A review of the Brett Weston exhibit from the Akron Beacon Journal
Not exactly “landscapes” per say, but these photos seem to convey a strong sense of place, and provide a context for the specific subject matter that reinforces the photographer’s point of view: Mesmerising Photographs of Frescoes in a Florentine Monastery
More black and white/surreal inspiration: Jaromír Funke, a Czech avant-garde photographer
Black and white photos by Gianni Berengo Gardin of everyday life in Italy from the middle of the last century: 20th-Century Photographs of Italians Doing Nothing At All
Best known for his surrealist paintings (think green apples and bowler hats), but Rene Magritte also utilized photography to create his surrealist vision. See the full article here.
The famous Norwegian painter, whose work often portrayed dark, personal narrative themes, also dabbled in photography. At a time when it was uncommon (and technically very difficult) to turn the camera on oneself, he created a serious of “selfies”. Read the full article.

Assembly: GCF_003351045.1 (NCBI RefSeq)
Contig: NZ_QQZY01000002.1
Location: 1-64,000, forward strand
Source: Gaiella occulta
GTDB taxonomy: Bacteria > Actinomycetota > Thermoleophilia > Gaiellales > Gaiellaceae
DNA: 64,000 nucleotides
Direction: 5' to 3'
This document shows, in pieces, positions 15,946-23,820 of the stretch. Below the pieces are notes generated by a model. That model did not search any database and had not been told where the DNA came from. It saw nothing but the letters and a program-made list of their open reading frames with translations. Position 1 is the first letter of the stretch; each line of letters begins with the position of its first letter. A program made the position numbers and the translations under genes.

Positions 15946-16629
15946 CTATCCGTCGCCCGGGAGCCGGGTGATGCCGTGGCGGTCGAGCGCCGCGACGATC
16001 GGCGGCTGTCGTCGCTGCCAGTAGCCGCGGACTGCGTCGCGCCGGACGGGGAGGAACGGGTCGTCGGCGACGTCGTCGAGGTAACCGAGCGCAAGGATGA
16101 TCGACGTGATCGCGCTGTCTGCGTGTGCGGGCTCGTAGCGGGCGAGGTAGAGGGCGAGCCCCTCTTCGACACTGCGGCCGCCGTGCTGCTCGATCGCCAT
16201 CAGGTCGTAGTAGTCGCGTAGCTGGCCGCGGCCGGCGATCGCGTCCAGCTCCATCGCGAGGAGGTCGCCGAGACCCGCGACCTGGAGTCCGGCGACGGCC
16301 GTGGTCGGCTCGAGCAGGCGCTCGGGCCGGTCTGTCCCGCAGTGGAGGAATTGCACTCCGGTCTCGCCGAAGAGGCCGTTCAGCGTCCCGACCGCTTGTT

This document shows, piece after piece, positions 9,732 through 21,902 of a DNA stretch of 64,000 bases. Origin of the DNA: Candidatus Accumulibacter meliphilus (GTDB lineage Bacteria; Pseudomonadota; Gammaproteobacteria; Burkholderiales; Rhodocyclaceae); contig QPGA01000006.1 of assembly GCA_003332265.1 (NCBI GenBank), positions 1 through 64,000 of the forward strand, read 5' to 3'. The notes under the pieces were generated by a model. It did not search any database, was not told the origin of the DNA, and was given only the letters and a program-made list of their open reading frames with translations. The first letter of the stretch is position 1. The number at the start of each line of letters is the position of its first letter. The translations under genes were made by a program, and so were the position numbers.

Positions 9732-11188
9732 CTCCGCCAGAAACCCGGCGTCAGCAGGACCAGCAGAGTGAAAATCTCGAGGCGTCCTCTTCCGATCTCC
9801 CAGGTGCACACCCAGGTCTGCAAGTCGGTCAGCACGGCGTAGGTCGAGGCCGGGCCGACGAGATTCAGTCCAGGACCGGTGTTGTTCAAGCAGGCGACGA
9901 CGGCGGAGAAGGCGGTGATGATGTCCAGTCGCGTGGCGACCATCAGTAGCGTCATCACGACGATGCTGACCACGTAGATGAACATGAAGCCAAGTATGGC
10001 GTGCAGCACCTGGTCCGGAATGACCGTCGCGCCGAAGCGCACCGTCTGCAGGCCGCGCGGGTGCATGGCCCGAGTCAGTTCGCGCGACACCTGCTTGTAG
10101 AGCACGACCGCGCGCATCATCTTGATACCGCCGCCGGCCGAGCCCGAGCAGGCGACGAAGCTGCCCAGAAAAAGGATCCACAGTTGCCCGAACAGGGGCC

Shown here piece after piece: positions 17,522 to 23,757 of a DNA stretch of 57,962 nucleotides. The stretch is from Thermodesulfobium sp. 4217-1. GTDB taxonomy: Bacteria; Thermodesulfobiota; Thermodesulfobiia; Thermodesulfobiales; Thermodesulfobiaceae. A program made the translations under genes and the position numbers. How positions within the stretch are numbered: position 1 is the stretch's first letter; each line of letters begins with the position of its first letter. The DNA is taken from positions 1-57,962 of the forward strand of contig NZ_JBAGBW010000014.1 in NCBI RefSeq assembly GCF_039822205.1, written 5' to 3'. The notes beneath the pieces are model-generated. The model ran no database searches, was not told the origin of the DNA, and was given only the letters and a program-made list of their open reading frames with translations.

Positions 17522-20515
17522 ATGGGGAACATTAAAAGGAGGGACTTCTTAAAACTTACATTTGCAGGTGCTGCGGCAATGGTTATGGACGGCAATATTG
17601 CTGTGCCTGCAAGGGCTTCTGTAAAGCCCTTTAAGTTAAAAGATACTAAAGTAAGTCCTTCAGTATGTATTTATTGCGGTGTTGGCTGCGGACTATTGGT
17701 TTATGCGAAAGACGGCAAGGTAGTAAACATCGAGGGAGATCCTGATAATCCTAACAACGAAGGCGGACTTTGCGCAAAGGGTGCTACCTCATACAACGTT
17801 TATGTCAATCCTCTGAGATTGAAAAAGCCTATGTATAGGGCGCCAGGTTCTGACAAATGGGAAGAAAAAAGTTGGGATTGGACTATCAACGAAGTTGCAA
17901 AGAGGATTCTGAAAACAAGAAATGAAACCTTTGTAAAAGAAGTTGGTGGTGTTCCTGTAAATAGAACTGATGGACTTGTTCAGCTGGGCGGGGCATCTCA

Welcome to the Tri-C Photo II class who will be using this blog to augment and follow along with their own blog posts.
“I think the best word is abstract,” Eggleston said. “Bach was not trying to tell a story with his music. And that’s attractive to me. I don’t know why.”